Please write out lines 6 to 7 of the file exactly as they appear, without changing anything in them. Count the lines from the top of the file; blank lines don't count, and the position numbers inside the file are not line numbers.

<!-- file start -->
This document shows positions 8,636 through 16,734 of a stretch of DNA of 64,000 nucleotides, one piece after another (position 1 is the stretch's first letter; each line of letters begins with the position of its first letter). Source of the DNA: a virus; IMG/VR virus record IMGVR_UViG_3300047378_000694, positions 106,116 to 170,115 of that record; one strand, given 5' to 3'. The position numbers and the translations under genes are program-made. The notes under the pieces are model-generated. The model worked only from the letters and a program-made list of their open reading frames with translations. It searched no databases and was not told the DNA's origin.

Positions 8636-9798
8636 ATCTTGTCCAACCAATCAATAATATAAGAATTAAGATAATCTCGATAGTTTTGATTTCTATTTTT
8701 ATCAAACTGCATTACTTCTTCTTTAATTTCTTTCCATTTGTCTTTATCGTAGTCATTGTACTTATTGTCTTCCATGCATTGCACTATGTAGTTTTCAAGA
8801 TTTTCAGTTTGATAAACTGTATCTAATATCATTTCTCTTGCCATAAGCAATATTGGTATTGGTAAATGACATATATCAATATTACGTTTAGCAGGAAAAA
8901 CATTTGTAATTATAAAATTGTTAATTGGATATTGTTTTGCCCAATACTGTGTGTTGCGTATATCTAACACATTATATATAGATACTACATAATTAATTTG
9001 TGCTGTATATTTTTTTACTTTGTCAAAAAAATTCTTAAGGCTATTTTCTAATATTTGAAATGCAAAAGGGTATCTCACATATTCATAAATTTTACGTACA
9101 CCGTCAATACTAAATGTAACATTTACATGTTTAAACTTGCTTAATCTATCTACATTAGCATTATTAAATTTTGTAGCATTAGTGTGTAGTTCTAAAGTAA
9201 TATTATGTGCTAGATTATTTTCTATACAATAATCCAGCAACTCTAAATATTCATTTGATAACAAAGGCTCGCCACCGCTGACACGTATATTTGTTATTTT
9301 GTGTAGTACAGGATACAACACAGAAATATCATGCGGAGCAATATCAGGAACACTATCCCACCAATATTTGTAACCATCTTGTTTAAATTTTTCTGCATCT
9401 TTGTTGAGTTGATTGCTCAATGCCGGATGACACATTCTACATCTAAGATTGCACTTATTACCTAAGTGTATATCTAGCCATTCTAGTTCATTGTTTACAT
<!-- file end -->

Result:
8901 CATTTGTAATTATAAAATTGTTAATTGGATATTGTTTTGCCCAATACTGTGTGTTGCGTATATCTAACACATTATATATAGATACTACATAATTAATTTG
9001 TGCTGTATATTTTTTTACTTTGTCAAAAAAATTCTTAAGGCTATTTTCTAATATTTGAAATGCAAAAGGGTATCTCACATATTCATAAATTTTACGTACA